Beads A Plenty offer you a range of glass beads for all over the country from China, Hong Kong, Japan, Czech Republic & America. We stock all the glass beads from Crystal Glass Beads, Crackle Glass Beads, Czech Glass Beads, Indian Glass Beads, Lampwork Glass Beads, Millefiori Glass Beads, Plain Glass Beads & Silver Foil Glass Beads
It became possible to program the machinery used for cutting crystals. Hundreds of perfectly calculated cuts are made into the glass, allowing the light to reflect with a brilliance recognized around the world for its clarity. Swarovski crystal beads are considered to be the finest, optically pure crystal available in the market today. The crystal itselfd is a form of glass that hasd had lead or lead oxide added to it for clarity. True "lead crystal" has upwards of 35% lead content, which thereby increases the amount of light that can be reflected in the glass itself. In addition, crystal beads with a lower lead content have been made in China, japan and Taiwan. These beads also come in many colours, sizes and shapes, however they do not carry the reflective qualities seen in the true lead crystal beads. Typically, these beads are lso much lower in prioce as they can be mass produced at a lower cost.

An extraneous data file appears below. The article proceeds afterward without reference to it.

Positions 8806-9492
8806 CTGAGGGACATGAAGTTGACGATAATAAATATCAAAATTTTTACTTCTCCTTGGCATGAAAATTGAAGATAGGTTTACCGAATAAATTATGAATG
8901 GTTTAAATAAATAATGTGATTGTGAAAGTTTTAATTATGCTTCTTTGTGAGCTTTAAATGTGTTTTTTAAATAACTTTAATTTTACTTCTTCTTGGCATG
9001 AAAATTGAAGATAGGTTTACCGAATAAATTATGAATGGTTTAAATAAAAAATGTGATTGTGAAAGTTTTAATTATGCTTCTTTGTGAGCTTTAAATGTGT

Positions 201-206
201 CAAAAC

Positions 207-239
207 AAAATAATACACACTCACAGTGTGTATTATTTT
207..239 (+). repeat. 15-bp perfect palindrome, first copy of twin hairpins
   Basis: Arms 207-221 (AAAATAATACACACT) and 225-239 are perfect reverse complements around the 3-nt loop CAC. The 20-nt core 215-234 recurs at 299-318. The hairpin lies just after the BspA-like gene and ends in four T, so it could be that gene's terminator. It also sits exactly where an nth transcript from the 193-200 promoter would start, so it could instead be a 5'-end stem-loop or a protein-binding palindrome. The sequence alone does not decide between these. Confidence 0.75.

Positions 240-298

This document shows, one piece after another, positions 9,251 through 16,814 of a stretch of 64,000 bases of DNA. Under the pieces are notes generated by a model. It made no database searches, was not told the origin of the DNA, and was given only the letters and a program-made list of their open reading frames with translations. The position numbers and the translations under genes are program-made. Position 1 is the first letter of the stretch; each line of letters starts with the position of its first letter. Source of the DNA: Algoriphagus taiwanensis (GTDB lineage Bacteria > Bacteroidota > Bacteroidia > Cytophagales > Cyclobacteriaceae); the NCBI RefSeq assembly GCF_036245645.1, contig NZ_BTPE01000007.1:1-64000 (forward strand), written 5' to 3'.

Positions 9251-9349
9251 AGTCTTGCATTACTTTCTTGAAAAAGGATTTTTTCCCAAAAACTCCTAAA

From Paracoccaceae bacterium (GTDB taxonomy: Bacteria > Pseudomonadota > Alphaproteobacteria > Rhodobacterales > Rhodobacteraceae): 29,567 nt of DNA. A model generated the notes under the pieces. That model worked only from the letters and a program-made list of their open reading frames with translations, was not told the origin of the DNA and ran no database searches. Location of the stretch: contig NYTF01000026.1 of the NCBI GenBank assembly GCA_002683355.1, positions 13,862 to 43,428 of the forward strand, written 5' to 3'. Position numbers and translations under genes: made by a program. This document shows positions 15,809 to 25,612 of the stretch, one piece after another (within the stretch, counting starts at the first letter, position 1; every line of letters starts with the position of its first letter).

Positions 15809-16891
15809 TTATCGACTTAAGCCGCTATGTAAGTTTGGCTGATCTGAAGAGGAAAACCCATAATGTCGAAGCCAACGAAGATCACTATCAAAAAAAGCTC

Crackle glass was first developed and produced in the 16th century Venice. Master Venitian glass blowers invented the process of briefly submerging molten hot balls of glass in very cold water, which resulted in the outer layer of the glass cracking. The process would then continue with the glass being reheated into the desired shape. As the glass was shaped and expanded, the crackes would become larger, resulting in a distinctive crackled effect ...